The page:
Some Council members are determined to discuss the deal Mayor Parker made with the firefighters’ pension fund.
Four City Council members have taken advantage of a rarely used provision in city law to call a special meeting Friday to discuss Mayor Annise Parker’s controversial deal with the city’s firefighter pension board that was announced last week.
Typically, the mayor alone controls what items appear on the council agenda to be voted on, a power that can be subverted only when a trio of council members teams up to call a meeting.
Council members C.O. Bradford, Michael Kubosh, Brenda Stardig and Dave Martin did so Monday morning, with one more signer than was required. City officials said this appears to be the first time the legal maneuver has been used in Parker’s more than five-year tenure.
It’s not clear whether enough of the foursome’s colleagues will attend to muster a quorum, but the symbolism of the meeting is more significant than any action that could be taken, given that the group will simply consider registering support for or opposition to the pension deal.
Regardless, Parker’s liaison to council, William-Paul Thomas, said he will work against a quorum. Parker had said she would not put the deal to a council vote because it does not call for the expenditure of city funds.
The three-year agreement would see the city pay a projected $77 million less into the pension fund and see firefighters contribute an estimated $20 million more. Supporters call it a compromise that will free up city funds during a budget crunch, while critics call it a risky missed opportunity that will see $57 million less paid into the system without any changes to the cost of benefits.
Bradford said the aim of Friday’s meeting is for council to discuss the pension deal openly and to send a signal to Austin on the council’s view of the agreement. Firefighters’ pension benefits and the city’s contributions to the fund are controlled by the Legislature, and the mayor’s deal would need to pass in Austin to take effect.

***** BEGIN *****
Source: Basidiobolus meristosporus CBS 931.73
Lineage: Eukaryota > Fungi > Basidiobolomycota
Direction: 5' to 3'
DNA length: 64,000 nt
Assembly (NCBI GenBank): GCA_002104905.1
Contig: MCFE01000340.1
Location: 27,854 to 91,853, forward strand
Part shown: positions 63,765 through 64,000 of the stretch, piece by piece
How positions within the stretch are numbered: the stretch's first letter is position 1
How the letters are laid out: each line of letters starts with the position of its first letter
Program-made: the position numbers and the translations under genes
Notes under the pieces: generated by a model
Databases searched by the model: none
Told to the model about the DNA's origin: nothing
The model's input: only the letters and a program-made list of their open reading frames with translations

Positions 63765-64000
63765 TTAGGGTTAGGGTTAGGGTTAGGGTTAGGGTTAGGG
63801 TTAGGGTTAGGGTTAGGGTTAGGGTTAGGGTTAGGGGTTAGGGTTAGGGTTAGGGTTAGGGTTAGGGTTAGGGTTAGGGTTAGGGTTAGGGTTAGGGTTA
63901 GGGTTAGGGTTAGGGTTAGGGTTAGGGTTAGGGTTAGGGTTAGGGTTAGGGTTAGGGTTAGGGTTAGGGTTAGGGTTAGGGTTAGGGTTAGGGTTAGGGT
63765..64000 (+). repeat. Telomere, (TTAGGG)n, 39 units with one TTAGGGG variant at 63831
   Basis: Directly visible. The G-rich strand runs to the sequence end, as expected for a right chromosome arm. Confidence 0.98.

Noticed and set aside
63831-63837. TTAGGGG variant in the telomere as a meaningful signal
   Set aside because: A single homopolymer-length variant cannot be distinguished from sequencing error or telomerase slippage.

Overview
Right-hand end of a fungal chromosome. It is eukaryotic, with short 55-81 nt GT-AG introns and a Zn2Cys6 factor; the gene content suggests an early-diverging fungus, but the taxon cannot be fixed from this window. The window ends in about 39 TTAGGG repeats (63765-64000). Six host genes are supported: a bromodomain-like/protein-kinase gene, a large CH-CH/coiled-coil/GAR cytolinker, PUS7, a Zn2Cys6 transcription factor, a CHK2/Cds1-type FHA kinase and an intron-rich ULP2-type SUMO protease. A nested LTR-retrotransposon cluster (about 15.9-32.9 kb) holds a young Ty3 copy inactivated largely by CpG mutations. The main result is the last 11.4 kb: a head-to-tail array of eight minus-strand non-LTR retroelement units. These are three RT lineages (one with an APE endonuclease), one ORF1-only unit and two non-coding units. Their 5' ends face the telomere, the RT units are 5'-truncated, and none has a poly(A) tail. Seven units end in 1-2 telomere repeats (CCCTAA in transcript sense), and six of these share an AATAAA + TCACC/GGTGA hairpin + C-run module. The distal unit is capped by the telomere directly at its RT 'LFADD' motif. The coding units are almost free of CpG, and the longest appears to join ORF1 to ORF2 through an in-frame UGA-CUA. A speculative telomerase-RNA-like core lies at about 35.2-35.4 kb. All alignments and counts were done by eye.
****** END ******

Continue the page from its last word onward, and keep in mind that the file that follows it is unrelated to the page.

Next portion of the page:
Firefighters union president Alvin White – whose organization is a separate entity from the fire pension board – early Monday raised his own concerns, saying the union “is the only legally recognized entity authorized to negotiate Houston firefighters’ workplace rights, wages and benefits.” White said he was entering into talks with fire pension chairman Todd Clark to “protect our members’ rights” in the deal, which requires firefighters to contribute 12 percent of their pay toward their pensions, up from 9 percent today.
Those talks yielded progress Monday night, however, with White saying the resolution would allow the union the flexibility it needs to negotiate future contracts. Clark did not return a call for comment Monday; a pension spokeswoman said he was busy working to get the bill filed at the Legislature.
See here for the background. At least this gives me some idea what the fuss is about, since the net effect is that the fund will receive $57 million less in payments over the next three years. The fund is in good enough shape that these underpayments probably won’t cause any issues, but for obvious reasons this is not a sustainable approach. I don’t know what these members have in mind to discuss or what if anything they might be able to accomplish, but I see no reason not to let them have their meeting. Maybe they’ll come up with some good questions to ask, or maybe they’ll agree with the Mayor’s judgment. Let them meet and make up their own minds. Campos has more.